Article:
As I like to point out, urban economists and urban planners like to prescribe higher "density" -- which sounds like a good thing when we think about the benefits of agglomeration economies. But they presume that city-wide or metropolitan-wide densities are what count. An associated presumption is that low densities and suburbanization (and "sprawl") are a uniquely U.S. phenomenon because of our peculiar policies.
There are also perennial discussions of "urban revival" and "urban renaissance" in the U.S. With respect to these, we are beginning to get the 2010 census data and we shall see. Yesterday's news re Chicago signals continued central city decline. There are probably pockets of success within the city, so again we shall see. Again, the whole city-wide density discussion is much too broad.
What about international comparisons? The data are not simple. I am aware of two sites that help a little. Urban audit covers the EU cities. This UN site covers many others. Again, we are stuck with large spatial units. For those places for which we have city and surrounding area data (correction: city and metro area data) for at least two years, which one grew most? (The data for the two years must be from the same source; do not mix and match.)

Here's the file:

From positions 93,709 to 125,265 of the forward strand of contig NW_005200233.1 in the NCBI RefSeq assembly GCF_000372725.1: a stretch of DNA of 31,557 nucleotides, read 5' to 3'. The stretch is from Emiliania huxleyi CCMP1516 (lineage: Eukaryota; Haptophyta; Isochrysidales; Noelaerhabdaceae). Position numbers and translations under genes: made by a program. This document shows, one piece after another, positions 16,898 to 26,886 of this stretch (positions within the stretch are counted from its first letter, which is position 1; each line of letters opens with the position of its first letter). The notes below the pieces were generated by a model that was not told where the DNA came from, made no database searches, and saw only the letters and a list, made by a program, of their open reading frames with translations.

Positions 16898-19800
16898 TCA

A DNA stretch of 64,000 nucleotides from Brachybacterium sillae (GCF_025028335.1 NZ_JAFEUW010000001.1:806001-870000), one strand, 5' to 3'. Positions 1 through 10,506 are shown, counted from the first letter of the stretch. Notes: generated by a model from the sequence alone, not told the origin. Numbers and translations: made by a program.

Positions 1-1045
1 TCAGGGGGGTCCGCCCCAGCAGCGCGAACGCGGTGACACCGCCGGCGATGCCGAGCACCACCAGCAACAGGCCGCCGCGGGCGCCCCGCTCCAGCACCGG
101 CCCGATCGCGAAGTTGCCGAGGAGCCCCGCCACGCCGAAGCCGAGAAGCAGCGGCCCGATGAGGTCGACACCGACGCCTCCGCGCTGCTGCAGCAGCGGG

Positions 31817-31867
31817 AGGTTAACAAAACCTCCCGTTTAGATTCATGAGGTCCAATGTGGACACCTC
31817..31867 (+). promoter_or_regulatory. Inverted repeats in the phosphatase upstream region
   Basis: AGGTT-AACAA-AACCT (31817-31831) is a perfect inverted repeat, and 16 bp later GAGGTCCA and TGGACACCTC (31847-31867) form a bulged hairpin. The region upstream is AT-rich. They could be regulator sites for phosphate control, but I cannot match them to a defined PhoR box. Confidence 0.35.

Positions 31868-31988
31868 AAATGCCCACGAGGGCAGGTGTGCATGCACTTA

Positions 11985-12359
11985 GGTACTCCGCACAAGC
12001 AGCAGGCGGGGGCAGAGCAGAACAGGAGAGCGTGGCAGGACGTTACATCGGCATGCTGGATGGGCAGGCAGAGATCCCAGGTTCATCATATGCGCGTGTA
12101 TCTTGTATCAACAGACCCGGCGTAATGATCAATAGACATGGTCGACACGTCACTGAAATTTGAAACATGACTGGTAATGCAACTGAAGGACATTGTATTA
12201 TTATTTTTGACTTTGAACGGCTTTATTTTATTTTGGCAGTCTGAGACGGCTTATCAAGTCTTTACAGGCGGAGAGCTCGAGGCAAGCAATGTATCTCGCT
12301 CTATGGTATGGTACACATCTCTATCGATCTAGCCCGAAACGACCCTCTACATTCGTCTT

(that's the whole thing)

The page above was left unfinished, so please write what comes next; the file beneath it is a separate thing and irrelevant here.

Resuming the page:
I was so inspired by the dribs and drabs coming from the U.S. Census Bureau, that I looked at non-U.S. metro areas. I found readings for at least two dates for central city and their suburbs for seven prominent places abroad. For Berlin (1991-2004), Montreal (2001-2006), Toronto (2001-2006), and Stockholm (1999-2006), the suburbs grew fastest. For London (1991-2004), Brussels (2001-2007) and Amsterdam (2001-2007), the central city grew fastest.
What can we say? We need more cases. And we have to be careful about international reporting peculiarities. But suburbanization does happen way beyond the reach of U.S. policies.
We'll know more as the rest of the 2010 U.S. census data arrive.